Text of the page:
Educating children could help protect them from sexual abuse
A West Virginia task force charged with developing a plan to combat the sexual abuse of children is expected to finalize its recommendations later this month, and one of the possible suggestions is bringing the subject into the state’s schools.
If such a recommendation indeed is included, it likely will be a sensitive issue for many parents who may not welcome the idea that the topic should be broached in the classrooms. But the problem has become so pervasive that educating children and the school staffs responsible for their well-being certainly is worthy of a close look. After all, in a large percentage of child sexual abuse cases, the offenders are parents, other close relatives or family friends that the children should be able to trust. And offenders certainly aren’t interested in protecting the children from abuse.
The task force working on the issue was a result of the legislature’s passage in 2015 of what was called Erin Merryn’s Law, named for an Illinois woman who works to pass sexual abuse prevention legislation. Specifically, she wants states to require sexual abuse prevention education in schools, but the bill passed in West Virginia didn’t go that far, according to a report by the Charleston Gazette-Mail. It instead established the task force to study the issue. Its members include representatives from the state Department of Health and Human Resources; the state school board; teachers; principals; school service personnel organizations; social worker organizations; teacher preparation programs; the legal system and law enforcement; and organizations that work with victims of child abuse, domestic violence and sexual assault.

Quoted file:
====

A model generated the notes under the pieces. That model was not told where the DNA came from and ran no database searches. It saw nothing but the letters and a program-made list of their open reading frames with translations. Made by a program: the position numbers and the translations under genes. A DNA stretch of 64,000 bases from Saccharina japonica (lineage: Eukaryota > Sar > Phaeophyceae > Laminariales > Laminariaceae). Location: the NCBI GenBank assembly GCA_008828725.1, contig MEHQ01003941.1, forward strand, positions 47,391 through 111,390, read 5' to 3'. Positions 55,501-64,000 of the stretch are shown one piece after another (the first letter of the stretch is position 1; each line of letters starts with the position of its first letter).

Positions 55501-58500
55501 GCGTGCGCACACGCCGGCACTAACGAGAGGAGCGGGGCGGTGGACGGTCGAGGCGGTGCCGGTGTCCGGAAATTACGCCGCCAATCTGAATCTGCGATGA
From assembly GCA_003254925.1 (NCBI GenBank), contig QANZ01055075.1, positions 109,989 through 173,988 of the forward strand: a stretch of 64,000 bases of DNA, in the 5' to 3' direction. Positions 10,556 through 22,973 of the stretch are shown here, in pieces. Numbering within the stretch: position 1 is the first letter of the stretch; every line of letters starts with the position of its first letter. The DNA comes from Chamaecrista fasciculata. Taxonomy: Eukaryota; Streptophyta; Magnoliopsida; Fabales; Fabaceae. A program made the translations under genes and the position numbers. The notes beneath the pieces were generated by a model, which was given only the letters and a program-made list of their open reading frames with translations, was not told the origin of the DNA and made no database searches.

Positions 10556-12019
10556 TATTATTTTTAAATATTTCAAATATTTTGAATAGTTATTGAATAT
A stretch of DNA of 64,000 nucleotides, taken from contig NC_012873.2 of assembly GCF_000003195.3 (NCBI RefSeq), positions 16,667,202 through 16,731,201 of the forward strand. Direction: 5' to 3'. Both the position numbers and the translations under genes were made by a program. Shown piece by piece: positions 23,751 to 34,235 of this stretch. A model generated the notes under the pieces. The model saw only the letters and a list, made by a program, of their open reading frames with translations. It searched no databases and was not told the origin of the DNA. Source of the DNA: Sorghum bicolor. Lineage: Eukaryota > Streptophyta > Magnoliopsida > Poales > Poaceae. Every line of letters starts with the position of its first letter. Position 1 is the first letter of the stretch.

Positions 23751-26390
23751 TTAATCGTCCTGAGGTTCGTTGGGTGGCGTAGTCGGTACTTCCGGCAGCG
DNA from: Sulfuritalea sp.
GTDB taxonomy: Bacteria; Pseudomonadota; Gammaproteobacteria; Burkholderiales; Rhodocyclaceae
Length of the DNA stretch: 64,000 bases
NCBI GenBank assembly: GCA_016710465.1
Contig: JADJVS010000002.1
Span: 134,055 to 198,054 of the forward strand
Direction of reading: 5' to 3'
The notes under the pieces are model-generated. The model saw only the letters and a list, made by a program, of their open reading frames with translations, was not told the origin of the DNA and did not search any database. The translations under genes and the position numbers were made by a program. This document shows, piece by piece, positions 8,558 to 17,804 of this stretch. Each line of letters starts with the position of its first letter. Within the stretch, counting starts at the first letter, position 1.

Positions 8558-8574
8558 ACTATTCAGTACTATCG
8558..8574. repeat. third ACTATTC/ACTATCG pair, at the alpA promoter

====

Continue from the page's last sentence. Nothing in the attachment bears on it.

Many of the members as well as lawmakers who sponsored the legislation and are now responsible for moving forward with its provisions are hopeful that educating children and educators about sexual abuse and preventing it will be part of the road map. They believe it would be helpful to have age-appropriate curriculum for students and more information for educators about how to detect whether a child is being sexually abused.
What’s clear is that more should be done to confront the problem. In the past year, West Virginia’s 21 children’s advocacy centers served 3,914 children, an 11 percent increase from the year before and about two-thirds more than were served five years ago. More than 60 percent of those children were victims of sex abuse.
What’s most troubling is that 40 percent of offenders in all cases handled by the centers were the children’s biological parents, while 16 percent were either a stepparent or a parent’s boyfriend/girlfriend. The abuser was known to the victim in 99 percent of cases.
Many children simply can’t trust the ones who are supposed to protect them. That’s why trying to arm children with information so that they will know inappropriate behavior when they experience it is so important.